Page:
I don’t often make cookies, and when I do, I tend to ignore the scrupulously exact gram measurements in the recipes and just guesstimate the amounts. This approach has served me well. In other recipes, I prefer the ones with volume rather than weight amounts. So why did I suddenly feel the need for a kitchen scale? And not just any scale, a glass electronic scale?

Well, there are other things you can weigh with it too, you know.

scales

I’ve played around with it a lot already, checking the amounts of yarn spent on the Moderne Baby Blanket so far, and how much I’ll likely use to finish it. It told me that two balls of Garnstudio Paris would be just enough for two ballband dishcloths:

ballband dishcloths

(The ubiquitous pattern from Mason-Dixon Knitting, in Garnstudio Paris, on 4.5 mm Addis).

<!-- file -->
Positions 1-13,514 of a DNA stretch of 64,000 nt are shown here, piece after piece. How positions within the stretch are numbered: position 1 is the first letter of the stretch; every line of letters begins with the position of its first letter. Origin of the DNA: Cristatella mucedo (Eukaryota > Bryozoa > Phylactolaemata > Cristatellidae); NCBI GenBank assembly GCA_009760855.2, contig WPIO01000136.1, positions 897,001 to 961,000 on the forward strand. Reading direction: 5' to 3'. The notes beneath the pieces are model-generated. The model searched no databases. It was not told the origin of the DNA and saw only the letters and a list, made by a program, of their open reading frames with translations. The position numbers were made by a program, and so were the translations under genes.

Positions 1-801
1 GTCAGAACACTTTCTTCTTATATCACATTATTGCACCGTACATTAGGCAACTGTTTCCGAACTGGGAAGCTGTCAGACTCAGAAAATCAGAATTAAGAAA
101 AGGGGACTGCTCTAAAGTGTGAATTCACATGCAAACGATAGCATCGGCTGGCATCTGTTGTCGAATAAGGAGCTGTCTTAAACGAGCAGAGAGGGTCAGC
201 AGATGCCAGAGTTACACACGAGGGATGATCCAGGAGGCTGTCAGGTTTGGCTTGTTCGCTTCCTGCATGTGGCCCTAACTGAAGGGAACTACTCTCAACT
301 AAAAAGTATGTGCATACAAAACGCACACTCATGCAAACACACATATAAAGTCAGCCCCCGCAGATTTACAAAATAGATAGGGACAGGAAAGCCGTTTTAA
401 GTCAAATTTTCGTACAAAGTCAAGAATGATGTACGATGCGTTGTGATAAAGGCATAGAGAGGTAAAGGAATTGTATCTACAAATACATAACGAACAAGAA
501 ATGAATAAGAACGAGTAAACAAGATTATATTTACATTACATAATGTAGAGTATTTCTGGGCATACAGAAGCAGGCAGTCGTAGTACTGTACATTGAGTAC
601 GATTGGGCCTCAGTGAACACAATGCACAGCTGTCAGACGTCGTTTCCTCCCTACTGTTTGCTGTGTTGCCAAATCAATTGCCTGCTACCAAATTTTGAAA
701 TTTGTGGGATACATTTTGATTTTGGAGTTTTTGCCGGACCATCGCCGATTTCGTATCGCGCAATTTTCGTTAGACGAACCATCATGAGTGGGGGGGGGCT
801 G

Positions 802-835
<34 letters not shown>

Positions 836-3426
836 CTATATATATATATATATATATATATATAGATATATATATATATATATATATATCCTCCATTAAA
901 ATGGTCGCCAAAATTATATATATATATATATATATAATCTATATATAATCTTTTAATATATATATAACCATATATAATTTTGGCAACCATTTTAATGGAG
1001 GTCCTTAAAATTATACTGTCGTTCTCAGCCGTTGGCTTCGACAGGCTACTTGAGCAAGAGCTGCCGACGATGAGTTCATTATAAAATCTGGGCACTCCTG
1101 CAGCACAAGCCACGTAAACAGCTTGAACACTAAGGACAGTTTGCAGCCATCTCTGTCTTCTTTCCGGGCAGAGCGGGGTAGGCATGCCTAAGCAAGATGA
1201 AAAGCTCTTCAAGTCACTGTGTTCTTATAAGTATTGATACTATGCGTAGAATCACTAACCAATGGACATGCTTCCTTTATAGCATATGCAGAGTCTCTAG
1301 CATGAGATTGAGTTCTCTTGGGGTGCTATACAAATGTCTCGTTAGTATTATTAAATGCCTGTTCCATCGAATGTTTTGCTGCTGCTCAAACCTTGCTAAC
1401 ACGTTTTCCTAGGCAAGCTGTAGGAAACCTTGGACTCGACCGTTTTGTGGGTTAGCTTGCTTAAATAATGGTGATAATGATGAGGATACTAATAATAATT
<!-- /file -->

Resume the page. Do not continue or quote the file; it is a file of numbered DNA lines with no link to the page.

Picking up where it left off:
Did you notice the numbers on the display in the top picture, by the way? After finishing block 8 of the Moderne Baby Blanket, it weighs in at 125 grams. In the pattern yarn, the finished blanket should weigh close to 600 grams. I’m so happy I got the thin, lightweight merino from Bånsull for this blanket. It’ll be just the right airy, squishy blanket to layer in the stroller and to use at the hospital. In spring, it will be perfect to shade the stroller from direct sunlight while providing a little air.

Moderne baby blanket progress

I’ve just started on block 9. By the way, the book has a slight error at this point in the pattern. Rather than place a marker between blocks 3 and 7 and pick up 54 stitches in each colour (108) in total, you should pick up 63 stitches with each colour, placing the marker in the middle, where the colours change (126 stitches total). 

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